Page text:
The world of dystopia is older than one might think and can be traced back to the 1700’s. Many say this fictional genre began with Jack London’s novel The Iron Heel in 1908, yet there are several Victorian novels that fit into the dystopian category. A well-known example, implemented in many high-school English classes, is 1984 written by George Orwell. How prescient Orwell was in his dystopia is shocking. In a world full of cameras on every street corner, Orwell could not have guessed the future better. While driving the cracked roads of Tucson, its corners are a painting inspired by 1984 with cameras constantly watching, eliciting a perfect example.
The following classifies a Dystopian novel:
Selling over fifty-million copies, one of the most popular dystopian series is The Hunger Games by Suzanne Collins. The nightmare of a brutal hunt between children returns to the Roman gladiator games and sets the stage for dystopia. With help from the movie franchise, this dystopian world rocked the YA scene.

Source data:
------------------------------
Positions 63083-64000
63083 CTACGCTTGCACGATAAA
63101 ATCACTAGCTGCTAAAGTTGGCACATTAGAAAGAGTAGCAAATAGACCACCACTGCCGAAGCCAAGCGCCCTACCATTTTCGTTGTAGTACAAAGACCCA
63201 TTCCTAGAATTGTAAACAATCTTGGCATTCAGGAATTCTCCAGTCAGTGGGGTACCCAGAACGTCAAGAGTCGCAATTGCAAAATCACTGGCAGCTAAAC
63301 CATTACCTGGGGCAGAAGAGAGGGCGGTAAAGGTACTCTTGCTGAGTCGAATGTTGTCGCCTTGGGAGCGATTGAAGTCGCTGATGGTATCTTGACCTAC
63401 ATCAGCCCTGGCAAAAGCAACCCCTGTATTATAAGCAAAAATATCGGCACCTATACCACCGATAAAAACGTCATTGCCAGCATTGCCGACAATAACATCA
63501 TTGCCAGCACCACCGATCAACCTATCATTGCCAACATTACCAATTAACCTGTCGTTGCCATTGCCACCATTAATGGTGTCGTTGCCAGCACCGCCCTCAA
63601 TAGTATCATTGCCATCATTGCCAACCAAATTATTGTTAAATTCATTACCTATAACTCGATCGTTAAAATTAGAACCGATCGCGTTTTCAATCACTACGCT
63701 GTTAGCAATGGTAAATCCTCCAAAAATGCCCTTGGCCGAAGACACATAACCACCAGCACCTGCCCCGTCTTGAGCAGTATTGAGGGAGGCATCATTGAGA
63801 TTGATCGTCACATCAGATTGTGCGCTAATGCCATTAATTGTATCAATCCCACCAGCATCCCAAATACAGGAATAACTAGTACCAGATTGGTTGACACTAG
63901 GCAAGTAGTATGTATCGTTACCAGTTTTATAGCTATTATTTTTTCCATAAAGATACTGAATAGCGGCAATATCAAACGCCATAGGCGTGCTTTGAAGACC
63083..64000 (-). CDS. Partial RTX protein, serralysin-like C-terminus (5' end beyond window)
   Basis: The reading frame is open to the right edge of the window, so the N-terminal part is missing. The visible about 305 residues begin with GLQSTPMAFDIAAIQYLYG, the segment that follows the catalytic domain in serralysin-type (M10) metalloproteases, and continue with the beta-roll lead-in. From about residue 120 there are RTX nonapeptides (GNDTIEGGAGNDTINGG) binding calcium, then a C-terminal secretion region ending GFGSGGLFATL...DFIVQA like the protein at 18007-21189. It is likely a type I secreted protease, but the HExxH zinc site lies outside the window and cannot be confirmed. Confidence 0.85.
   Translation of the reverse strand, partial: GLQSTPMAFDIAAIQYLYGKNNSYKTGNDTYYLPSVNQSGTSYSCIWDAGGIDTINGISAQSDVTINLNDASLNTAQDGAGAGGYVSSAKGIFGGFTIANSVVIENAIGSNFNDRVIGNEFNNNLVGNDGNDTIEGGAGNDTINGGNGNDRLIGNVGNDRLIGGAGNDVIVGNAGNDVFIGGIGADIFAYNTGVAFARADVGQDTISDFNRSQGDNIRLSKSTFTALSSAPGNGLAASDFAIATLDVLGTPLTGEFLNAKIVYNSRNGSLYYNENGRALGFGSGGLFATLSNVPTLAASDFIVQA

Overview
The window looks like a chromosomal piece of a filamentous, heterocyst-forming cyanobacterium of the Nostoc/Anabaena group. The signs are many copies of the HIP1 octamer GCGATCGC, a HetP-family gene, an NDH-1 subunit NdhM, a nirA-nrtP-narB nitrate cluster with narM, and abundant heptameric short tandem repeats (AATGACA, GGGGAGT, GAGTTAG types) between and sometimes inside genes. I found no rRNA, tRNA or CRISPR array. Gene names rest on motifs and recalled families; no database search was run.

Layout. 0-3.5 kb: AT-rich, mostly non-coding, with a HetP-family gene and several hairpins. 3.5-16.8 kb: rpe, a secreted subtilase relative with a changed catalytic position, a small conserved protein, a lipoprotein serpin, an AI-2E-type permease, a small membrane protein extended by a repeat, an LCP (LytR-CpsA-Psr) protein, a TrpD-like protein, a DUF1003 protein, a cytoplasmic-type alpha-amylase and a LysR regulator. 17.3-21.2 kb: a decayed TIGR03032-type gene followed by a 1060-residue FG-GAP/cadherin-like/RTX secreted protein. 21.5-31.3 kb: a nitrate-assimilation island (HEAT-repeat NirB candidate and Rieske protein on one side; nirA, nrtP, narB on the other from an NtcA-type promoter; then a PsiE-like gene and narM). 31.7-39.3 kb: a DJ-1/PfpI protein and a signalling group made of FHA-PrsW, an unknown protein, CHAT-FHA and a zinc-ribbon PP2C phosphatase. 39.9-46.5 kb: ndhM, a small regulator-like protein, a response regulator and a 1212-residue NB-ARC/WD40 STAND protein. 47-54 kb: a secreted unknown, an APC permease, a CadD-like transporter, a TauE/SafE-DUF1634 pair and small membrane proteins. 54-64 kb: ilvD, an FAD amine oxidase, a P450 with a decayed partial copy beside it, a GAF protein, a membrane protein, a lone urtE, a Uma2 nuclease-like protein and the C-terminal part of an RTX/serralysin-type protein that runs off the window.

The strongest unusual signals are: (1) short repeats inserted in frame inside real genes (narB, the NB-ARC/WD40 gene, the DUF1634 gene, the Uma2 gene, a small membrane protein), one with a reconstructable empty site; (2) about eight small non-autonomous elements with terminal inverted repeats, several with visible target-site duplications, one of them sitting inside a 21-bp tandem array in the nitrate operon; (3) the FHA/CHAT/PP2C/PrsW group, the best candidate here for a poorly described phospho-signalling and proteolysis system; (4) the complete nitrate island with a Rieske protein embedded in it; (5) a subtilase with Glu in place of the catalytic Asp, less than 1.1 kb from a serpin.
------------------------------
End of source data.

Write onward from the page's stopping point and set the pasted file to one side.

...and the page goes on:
Another huge influencer of the genre is the Divergent Series by Veronica Roth. A government that divides the world into factions shows the dictatorship that Tris, the protagonist, lives in. Tris becomes a wanted fugitive when her plans to overthrow the government become public knowledge.
Human beings cannot be categorized in this way. It doesn’t work. Maybe it’s time to start embracing people instead of dividing them into groups. – Allegiant by Veronica Roth
The idea of categorizing or dividing the world into groups is a common theme in dystopian novels, new and old. Ever since YA’s popularity rose with the success of The Hunger Games and Divergent, authors were taking notice. Shelves quickly filled with new dystopian stories when publishers noticed the positive change in popularity.
The dystopia genre has changed the face of YA and gives authors a place to voice their opinions while entertaining readers through colorful pages. Even with the diversity movement taking over YA, authors still find a way to challenge the government such as Diverse Energies by Joe Monti and Tobias Buckell. Though YA changes with time, dystopian novels have been proven impenetrable and apparent in many YA novels.
PRR Writer, Elizabeth McCormick